Harissa: The Story Behind North Africa's Favorite Hot Sauce
Inskeep and his team are traveling some 2,000 miles from Tunisia's ancient city of Carthage, across the deserts of Libya, and on to Egypt's megacity of Cairo.
In between stories on changing economies, new political systems and emerging social rules, Inskeep is also sharing with us here at The Salt what he's been eating, and tapping us for some insight about it.
Inskeep and the Morning Edition crew have encountered a lot of red chili pepper paste known as harissa in practically every country of their journey. It's as ubiquitous as ketchup is in America. It's served with pretty much every meal and even with simple snacks of bread.
Plus, like its cousin, the Thai hot sauce sriracha, it's hot, complex and totally addictive. (Just watch the video of NPR's social media guru Andy Carvin tasting a popular Tunisian stew made of bread, chickpeas, lime, a soft-boiled egg and harissa a few years ago. He's still talking about it.)
OK, comparing harissa to ketchup doesn't quite do it justice. Harissa is a blend of hot peppers, oil and various spices. It's a flavor base for curries and stews, as well as a condiment, in Libya, Tunisia, Algeria and Morocco, according to Middle Eastern food expert Paula Wolfert.
Harissa ingredients vary from neighborhood to neighborhood, as well as by country and ethnicity, but the basic recipe calls for hot peppers, garlic, salt, and lots of olive oil. Then you add some amounts of coriander and caraway seeds, and maybe cumin and dried mint, depending on your preference.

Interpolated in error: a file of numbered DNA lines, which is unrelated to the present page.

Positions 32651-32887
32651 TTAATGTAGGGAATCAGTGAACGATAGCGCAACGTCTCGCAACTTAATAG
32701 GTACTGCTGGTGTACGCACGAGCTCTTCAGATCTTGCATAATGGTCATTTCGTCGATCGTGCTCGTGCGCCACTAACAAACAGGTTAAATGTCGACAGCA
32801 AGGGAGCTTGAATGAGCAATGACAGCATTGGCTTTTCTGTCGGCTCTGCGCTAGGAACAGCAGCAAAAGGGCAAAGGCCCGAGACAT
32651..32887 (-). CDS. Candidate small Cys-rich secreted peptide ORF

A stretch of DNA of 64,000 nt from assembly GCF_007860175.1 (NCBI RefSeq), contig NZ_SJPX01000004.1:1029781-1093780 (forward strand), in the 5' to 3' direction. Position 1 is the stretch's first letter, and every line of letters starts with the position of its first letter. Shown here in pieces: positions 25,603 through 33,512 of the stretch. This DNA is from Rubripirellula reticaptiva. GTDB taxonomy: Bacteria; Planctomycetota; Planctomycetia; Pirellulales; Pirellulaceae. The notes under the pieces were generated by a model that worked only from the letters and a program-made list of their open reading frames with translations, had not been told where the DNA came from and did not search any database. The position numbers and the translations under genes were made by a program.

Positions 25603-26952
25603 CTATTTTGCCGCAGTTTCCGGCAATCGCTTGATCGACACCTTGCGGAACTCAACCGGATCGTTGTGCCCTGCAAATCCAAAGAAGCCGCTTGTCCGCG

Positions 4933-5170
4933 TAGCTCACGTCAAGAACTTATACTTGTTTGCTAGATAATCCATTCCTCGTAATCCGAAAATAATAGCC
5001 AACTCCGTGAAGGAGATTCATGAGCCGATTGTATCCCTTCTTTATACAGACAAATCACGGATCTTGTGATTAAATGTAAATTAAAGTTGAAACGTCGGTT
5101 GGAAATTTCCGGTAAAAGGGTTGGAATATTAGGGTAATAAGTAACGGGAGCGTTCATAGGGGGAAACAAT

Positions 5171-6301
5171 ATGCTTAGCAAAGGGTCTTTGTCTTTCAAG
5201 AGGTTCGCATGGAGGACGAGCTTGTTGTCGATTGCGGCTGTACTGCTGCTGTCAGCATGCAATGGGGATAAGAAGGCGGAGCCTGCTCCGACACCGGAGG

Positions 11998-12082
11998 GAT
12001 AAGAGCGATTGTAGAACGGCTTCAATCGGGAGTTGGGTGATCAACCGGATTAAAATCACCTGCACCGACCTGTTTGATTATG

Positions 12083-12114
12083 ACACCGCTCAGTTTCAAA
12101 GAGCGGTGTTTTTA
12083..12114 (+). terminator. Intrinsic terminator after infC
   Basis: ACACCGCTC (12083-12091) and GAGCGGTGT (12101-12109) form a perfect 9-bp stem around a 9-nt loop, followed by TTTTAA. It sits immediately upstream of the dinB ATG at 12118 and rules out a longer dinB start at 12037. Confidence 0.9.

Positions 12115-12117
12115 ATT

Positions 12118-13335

Libyan Post culture columnist Huda Biuk says Libyans consider harissa more like mustard than ketchup. They eat it with fast food, pizza and in tuna and egg sandwiches. Biuk tells The Salt: "Maybe this will help draw the picture of what is considered a really good meal: When a meal is spicy enough to make your sinus runny, the food is complimented for cleaning out the airways." And in Libya, that spicy heat comes from harissa.
Hot sauce has evolved into many forms — West Indian pepper sauce, Yemeni chili relish, sriracha, and even American Tabasco, fueling a hot sauce craze. But none of it would exist without the lowly red pepper.
So how did the pepper come to figure so prominently in global cuisine?
Archaeological evidence shows chilies were eaten in Mexico thousands of years ago, there they were cultivated by the Aztecs and the Mayans, and further south in Peru, by the Incas. But it wasn't until Christopher Columbus and crew arrived that pepper fever really took off.
"With the arrival of the spice-seeking Spanish and Portuguese, it was not long before chilies were shipped back to Europe and thence to Spanish and Portuguese colonies in Africa, India, and Southeast Asia," according to Greg Malouf's book, From Artichokes to Za'taar: Modern Middle Eastern Food.
From Spain and Portugal, peppers traveled over the water to Morocco and beyond, where various nations added spices and adapted a harissa pepper sauce to their own cuisine.
Peppers add flavor to food, they're pretty cheap, and they stimulate the body. It's no wonder about a quarter of the world's population eats some daily, according to Malouf.